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J Thorac Cardiovasc Surg. 1996 Jan;111(1):107-12; discussion 112-3.

Objective assessment of gastroesophageal reflux after short esophagomyotomy for achalasia with the use of manometry and pH monitoring.

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Department of Thoracic Surgery, Duluth Clinic, Minn 55805, USA.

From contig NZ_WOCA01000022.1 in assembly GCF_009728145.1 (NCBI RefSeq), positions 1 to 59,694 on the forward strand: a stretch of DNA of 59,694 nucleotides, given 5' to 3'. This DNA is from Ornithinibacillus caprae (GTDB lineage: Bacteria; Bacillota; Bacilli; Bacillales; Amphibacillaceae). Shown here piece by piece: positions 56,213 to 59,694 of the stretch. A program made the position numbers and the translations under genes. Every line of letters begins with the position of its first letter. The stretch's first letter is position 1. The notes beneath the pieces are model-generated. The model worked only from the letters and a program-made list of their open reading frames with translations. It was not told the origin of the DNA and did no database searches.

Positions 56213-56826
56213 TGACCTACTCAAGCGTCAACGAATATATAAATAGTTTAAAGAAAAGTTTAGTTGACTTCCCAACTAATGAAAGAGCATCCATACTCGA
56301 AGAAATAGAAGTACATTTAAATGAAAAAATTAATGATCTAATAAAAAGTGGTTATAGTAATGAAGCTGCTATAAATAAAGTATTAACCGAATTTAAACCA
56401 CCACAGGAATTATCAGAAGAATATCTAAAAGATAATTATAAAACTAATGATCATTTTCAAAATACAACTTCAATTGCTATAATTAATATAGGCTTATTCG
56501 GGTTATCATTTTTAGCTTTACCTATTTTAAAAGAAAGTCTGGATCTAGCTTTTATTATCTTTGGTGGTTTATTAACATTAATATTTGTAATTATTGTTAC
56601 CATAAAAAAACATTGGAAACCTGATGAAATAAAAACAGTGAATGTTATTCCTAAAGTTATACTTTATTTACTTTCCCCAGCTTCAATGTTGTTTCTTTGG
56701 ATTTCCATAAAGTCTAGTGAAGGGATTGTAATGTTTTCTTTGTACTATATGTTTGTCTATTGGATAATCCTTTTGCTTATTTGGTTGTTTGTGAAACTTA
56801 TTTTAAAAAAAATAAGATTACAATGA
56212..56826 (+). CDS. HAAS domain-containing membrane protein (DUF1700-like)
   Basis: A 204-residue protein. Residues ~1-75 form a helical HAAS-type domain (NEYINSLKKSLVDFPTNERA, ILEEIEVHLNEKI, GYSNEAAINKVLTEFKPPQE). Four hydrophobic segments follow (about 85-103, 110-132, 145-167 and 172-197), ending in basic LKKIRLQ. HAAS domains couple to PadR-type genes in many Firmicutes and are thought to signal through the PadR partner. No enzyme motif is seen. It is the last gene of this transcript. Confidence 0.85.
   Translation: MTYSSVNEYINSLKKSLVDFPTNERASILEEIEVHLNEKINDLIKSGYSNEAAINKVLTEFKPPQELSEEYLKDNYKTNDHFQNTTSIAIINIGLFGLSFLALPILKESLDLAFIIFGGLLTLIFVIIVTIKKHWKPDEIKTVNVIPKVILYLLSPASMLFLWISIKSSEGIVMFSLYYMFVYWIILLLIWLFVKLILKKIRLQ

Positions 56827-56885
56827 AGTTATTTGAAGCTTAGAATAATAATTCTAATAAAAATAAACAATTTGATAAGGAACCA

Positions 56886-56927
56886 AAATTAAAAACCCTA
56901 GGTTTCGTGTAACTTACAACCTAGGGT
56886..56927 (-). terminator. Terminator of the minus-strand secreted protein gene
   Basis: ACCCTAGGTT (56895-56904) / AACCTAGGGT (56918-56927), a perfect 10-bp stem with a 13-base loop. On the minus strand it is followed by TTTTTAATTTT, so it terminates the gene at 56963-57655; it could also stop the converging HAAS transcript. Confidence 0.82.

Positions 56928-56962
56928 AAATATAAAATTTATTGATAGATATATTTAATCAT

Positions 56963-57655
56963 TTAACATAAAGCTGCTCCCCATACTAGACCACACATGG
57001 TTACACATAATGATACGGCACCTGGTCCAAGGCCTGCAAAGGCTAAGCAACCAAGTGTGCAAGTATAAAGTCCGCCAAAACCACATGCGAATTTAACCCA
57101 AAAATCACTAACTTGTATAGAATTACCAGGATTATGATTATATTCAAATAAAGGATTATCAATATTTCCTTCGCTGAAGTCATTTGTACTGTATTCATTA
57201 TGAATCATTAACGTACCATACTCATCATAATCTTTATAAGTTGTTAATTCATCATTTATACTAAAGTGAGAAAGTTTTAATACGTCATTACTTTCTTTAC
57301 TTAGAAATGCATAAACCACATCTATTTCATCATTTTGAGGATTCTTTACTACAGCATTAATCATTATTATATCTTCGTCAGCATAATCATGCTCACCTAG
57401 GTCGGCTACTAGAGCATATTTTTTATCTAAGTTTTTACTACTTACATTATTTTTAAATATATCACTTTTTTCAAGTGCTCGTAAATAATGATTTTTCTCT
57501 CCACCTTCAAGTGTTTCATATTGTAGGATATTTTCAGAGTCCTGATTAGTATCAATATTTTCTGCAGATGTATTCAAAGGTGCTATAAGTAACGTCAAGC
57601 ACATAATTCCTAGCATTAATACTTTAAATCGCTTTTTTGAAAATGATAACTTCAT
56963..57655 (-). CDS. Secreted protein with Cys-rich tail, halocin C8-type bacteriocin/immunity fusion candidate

The role of an antireflux procedure as an adjunct to esophagomyotomy for achalasia remains a subject of controversy. Little objective documentation exists of this operation's effect on sphincteric competence and the degree of postoperative gastroesophageal reflux. This report of esophageal manometry and 24-hour pH monitoring on 14 patients with esophageal achalasia whom we had previously treated by a short esophagomyotomy without an antireflux procedure provides such documentation. Esophagomyotomy reduced lower esophageal sphincter pressure by 12% to 71% (mean 41%) from a preoperative mean of 26.7 mm Hg to a postoperative mean of 14.6 mm Hg. The number of postoperative episodes of acid reflux per patient in 24 hours was fewer than 29 (normal < 49) in 13 patients, with a median of 12 episodes for the entire group. Esophageal acid exposure, measured as percentage of total time with pH less than 4.0 (normal < 4.5%), was below 4.5% in 10 patients, six of whom had values less than 1%. Among the four patients with values greater than 4.5%, only one had a temporal correlation of symptoms with an episode of acid reflux. Multivariate analysis showed that esophageal acid exposure time correlated only with the level of residual lower esophageal sphincter pressure during the relaxation phase of deglutition. A pressure less than 8 mm Hg was predictive of normal acid contact time (p < 0.001). Mean lower esophageal sphincter pressure, percent reduction in lower esophageal sphincter amplitude, postoperative vector volume, and length of the lower esophageal sphincter did not significantly correlate with amount of esophageal acid exposure. We conclude that a short esophagomyotomy without an antireflux procedure results in a competent lower esophageal sphincter in most patients. Increased esophageal acid exposure, when it occurs, is due to slow clearance of esophageal acid from relatively few reflux episodes and is more likely to occur when there is a high residual pressure during deglutition after myotomy. These findings suggest that the addition of an antireflux procedure to a short esophagomyotomy would not be expected to improve clinical results.

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